Political poem

Credit

Put that on Lesley’s tab, jokes the mayoral candidate
on line in front of me at the supermarket, waking
me from daydreams about a free-range chicken
roasting at home, good bread and arugula. I laugh,
ask if he’ll be watching—his own debate is soon.
We exchange words, each coin stamped with accord
about the world and passed back warm, until he
wheels off. My turn. My soon-to-be chardonnay
and garnacha, six bottles for the discount. The cashier
surprises me, too. Who do you think is going to win?
Temporize: The town hall tonight? He pauses to key
in cilantro. Sure. My mother taught me good manners,
meaning no religion, no politics, meaning smile,
meaning make people comfortable, never hungry,
never ashamed. My books taught me to speak up,
that one person’s comfort is costly to someone else.
And isn’t civil silence also disrespect? So I answer,
Well, I keep waiting for Trump to cancel it, he’s had such
a bad weekend. Slow and calm, moving granola bars
across the scanner, a substantial man, he returns,
I don’t think so. Now we are both trapped in a relation
that serves neither. Troubled, perhaps he’ll be in
trouble with his manager, anyone could hear us.
This worry gnaws me, but other teeth sink sharper
and I insist, He said such terrible things. The cashier,
to his credit, does not shrug. All men talk like that,
he insists, all men but God, and next I know I’m
defending men, not all, I know men who are shocked,
as if men need my comfort, and perhaps John sees me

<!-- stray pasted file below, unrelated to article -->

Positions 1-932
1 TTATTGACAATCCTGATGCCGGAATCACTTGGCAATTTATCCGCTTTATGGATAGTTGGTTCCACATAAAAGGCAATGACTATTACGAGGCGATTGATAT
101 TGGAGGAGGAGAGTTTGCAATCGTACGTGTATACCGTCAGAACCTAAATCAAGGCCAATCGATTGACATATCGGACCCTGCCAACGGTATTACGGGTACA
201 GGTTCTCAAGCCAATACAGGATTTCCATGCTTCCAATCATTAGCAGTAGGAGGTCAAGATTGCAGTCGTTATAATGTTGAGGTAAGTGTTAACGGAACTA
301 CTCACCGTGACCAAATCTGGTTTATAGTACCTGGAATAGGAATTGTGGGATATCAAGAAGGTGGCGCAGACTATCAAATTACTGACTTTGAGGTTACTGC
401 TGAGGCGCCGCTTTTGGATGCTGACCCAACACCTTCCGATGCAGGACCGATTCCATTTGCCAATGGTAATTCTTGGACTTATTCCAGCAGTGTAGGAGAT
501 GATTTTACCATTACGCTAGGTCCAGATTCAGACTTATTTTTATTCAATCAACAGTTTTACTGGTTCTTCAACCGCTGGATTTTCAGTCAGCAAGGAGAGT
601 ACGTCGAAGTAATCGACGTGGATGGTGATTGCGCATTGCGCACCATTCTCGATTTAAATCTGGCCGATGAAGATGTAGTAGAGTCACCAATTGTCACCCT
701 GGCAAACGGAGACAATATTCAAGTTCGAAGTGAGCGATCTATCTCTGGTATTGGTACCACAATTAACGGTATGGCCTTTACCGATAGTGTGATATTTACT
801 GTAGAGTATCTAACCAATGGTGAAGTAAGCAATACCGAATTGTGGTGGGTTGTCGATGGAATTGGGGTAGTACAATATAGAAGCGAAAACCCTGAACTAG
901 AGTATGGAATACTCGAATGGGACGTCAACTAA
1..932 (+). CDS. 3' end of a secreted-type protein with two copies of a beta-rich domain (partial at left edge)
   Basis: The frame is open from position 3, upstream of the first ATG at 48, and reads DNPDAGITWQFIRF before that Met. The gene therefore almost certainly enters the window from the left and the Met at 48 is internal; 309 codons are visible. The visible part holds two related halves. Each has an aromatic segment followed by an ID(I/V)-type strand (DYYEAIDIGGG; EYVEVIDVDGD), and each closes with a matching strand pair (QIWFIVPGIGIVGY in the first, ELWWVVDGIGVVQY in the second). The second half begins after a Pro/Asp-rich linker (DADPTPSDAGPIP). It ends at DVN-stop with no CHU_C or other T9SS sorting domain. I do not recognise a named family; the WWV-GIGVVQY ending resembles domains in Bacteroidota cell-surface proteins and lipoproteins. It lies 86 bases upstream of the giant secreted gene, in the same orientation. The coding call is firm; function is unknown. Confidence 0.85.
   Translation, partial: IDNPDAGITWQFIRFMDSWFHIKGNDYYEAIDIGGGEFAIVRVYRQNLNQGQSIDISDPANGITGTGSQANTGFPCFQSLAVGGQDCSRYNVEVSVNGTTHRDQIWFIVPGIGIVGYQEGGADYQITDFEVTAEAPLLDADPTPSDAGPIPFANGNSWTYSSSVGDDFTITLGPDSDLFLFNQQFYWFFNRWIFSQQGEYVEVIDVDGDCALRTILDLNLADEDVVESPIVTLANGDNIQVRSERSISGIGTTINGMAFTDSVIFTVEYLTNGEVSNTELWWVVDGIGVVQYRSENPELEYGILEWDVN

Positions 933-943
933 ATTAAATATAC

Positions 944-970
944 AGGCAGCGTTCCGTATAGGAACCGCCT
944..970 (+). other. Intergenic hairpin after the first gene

then filmed by a bubble of womanly innocence,
the soap sheen reflecting protective dollar signs while
also mirroring with distortion his own face. Kroger card?
he asks and sorry, sorry, I answer, dictating my digits,
inserting a silver card in the chip reader, paying
with imaginary money for actual food, wondering
which of us ought to be kinder, knowing his feet
must hurt, his hands look raw, but feeling like dirt,
like a pussy to use Trump’s word, to be grabbed or
judged not even worth grabbing, disgusting forked
breastfeeding bleeding holder of unwelcome opinions
as I take my wealthy self back to a job where I serve
women and men who at least pretend to value me,
although I don’t pretend to know what that’s worth.

5 Comments on “Political poem

  1. I wouldn’t call this essay or a prose poem. If you think it’s a prose poem, I’d direct you to look at the line endings, which are far from arbitrary. And while I know essays can be subtle, I don’t think an essay would make all those difficult painful surprising leaps that the last three lines do. This poem hurts, Lesley. In a good way.

    Liked by 1 person

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